Many people are interested to hear my stories. I’m one of these lucky fellows who have had the pleasures of travel and the leisure for philosophy. I’ve spent about half of the past ten years in India following pilgrim routes and spiritual places; I didn’t intent to, that’s just the way it happened. I’ve spent considerable time in various destinations around the world that have some connection to healing, spirituality and indigenous cultures.
I consider Varanasi India to be my home and I hope to one day own some kind of home/workshop there some day. Sanjay is my brother, his family – my family. I’m the beloved outcaste brother. This is not a negative designation, but rather the reality of the foreign values and western corruption I have brought into their home. I don’t even write corruption in a negative way; but the individuality, lack of traditional values and other things are a corruption of the traditional life still represented so strongly in Varanasi.
Varanasi is not just a spiritual city. Varanasi also has a strong culture of arts and entertainment. Worldly enjoyment and deep spirituality in one place makes it the epitome of Tantra. Dark and light are equally present in everything here. Looking at many of the spiritual practices that go one here; one might even think that the light, the pure, the sattvic is better represented in the worldly enjoyments (bogha) than the worship (yagya).
Varanasi is famous for many other things beyond culture and spirituality: garbage, shit, pollution, corruption, poverty, mystery, cheating; it all goes on here. Everywhere Varanasi gives off a dark and disgusting image on first look; everyone looks so poor, just covered in pieces of cloth that have never been stitched together. Tourist often ask: “What’s the difference between a holy man and a bum?” Only when we see more deeply within ourselves can we see within others. If you have a holy man within you; you will find one.
The places we choose to live tell a lot about a person. Home and happiness are closely connected. I’m happy in Varanasi. I love all this filth that keeps people away. We don’t need to clean India, or clean Varanasi, or even clean Ganga; the filth keeps the image conscious people away.
I haven’t had a home in Canada for many years. Even when I did have a steady apartment I was constantly on the road somewhere living out of my car, my tent, or hotel rooms. I’ve spent time all over Canada in the mountains, forests, prairies; small towns and cities; on the rivers, the ocean, and some of the massive lakes we have in this country.
I’ve traveled hard, I’ve dug deep to find my inner will power; I’ve pushed hard, broken too many bones, explored every kind of fear and too many emotions and too much pain in every way. I’ve cried like a baby in the face of the most trivial fear. I’ve never conquered my fears; not once. When they come, I feel every bit of them, but what choice do we have but to keep going in life.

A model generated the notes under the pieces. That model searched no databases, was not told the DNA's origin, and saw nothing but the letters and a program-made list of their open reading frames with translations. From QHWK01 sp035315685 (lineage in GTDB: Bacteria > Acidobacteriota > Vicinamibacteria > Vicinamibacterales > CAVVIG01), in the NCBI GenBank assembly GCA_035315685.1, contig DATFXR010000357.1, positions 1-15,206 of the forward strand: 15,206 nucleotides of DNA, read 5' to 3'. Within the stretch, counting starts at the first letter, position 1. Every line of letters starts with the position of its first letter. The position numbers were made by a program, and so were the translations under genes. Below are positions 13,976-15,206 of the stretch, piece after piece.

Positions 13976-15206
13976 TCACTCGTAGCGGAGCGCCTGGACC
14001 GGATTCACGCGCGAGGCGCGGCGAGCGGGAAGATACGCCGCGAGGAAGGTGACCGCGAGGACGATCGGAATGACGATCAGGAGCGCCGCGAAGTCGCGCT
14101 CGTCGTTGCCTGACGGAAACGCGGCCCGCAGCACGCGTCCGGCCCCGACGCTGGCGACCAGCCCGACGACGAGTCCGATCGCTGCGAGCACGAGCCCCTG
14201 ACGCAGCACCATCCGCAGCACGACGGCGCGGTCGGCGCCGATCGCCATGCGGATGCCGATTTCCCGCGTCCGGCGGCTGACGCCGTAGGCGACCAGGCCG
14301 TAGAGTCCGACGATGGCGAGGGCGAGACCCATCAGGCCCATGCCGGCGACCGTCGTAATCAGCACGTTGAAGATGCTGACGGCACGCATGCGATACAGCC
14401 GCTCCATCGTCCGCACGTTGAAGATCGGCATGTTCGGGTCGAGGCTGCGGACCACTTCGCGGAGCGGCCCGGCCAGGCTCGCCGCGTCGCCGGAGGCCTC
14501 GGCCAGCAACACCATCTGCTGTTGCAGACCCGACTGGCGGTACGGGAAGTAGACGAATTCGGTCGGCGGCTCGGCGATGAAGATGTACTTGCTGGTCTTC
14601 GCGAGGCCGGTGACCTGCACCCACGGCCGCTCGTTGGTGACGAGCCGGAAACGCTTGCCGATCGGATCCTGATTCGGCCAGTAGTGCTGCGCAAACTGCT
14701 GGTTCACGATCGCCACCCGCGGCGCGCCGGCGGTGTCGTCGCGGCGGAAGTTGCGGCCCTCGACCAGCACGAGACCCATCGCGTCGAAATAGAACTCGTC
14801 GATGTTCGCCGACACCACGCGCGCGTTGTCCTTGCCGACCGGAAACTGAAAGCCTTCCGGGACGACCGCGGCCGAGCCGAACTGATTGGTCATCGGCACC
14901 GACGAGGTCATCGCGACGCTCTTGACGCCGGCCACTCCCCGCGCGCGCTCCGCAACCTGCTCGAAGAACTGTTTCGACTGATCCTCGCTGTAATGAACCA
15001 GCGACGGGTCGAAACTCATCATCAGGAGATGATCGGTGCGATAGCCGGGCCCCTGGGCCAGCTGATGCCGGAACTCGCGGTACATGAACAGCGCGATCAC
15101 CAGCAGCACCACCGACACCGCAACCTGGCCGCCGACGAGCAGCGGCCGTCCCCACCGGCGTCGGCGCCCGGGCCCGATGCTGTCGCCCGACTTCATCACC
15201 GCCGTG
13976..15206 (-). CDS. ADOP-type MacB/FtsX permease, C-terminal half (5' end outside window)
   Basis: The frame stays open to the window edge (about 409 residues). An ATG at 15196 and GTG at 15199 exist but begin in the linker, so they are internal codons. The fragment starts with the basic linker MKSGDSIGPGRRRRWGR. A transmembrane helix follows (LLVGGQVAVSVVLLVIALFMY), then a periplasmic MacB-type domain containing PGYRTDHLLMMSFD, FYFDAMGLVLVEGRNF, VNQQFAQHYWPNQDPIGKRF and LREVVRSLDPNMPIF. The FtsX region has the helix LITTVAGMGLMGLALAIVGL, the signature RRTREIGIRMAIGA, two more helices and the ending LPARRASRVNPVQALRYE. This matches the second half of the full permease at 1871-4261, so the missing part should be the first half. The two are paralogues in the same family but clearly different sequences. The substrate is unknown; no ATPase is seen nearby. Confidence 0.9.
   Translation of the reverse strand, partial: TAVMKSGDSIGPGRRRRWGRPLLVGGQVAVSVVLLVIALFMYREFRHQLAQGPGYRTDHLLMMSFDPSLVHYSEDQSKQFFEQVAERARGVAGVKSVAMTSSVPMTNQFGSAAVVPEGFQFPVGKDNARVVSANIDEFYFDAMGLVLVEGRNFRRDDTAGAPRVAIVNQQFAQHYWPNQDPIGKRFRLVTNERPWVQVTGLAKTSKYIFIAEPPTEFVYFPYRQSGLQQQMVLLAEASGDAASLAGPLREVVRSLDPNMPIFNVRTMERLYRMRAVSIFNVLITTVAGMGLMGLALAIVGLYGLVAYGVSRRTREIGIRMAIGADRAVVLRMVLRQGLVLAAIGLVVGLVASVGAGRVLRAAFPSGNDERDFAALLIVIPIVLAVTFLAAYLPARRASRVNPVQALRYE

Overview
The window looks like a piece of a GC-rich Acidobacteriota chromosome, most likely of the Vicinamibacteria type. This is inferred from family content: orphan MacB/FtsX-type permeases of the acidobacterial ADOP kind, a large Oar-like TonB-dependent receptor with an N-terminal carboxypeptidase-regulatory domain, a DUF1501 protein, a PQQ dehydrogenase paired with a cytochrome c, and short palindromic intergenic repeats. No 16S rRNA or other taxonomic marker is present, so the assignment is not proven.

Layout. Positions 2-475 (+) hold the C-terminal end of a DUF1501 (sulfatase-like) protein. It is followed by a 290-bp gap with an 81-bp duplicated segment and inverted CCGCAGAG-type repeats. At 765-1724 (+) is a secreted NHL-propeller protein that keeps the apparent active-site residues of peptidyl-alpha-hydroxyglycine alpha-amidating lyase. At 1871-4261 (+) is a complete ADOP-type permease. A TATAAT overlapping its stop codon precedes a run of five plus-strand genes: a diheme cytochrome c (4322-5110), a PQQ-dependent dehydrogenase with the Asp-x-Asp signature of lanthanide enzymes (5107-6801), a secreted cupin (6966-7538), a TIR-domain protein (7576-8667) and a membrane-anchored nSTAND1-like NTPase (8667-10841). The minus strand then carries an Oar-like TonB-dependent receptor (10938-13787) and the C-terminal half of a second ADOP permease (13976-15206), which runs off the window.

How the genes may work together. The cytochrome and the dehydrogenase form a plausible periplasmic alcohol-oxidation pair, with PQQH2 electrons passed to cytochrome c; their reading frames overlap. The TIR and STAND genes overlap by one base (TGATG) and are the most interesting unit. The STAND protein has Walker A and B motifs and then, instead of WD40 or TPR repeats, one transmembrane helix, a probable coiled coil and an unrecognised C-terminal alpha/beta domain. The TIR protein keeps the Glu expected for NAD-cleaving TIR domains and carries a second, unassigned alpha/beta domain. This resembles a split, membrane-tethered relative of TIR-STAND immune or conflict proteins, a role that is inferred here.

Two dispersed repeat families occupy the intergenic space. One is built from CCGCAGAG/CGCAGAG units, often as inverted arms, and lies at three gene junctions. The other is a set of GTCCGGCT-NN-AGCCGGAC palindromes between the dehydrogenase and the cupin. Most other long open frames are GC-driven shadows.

Many people think I’m crazy, many others think I am freer than most, living the good life. I think many people imagine their two-week vacations and assume my life follows that pattern. Most don’t know what to think: I’ve been years wandering foreign lands; I’ve become as foreign as the lands I’ve been traveling; an outcaste in my own land.
And I have to argue against being any more free than the next person. We are all free; we just need to cultivate the awareness to recognize it. The limitations of our bodies and minds and our place in time and space are incredible. All of nature limits us in the ways we think we are free, and we are free where we think we are limited. But if there was no nature and thus no limitations what would there be?
Many modern people don’t believe in anything higher than nature. I have no difficulty in believing that nature has tremendous power, but if there is only nature, it becomes impossible to express freedom. Nature is well represented by the movement of the planets that are, from our perspective, in perpetual motion due to the complex balance of various natural laws that are the domain of the modern science.
I come at life as a skeptic, doubting everything and always asking: why? I’ve always been this way. I want to know for myself. You could say that besides the question, “who am I?”, the next main question I’ve spent my life on is: “how am I free.” I can assure you I have not found any evidence of freedom in the material world. I’m sure scientist would agree that we are, for the most part, just carrying out the activity of the natural laws. Hormones triggered in the spring become more dormant in the fall. Our attachments and repulsion are merely chemical and electrical signals in our bodies responding to chemical and electrical signals in the world.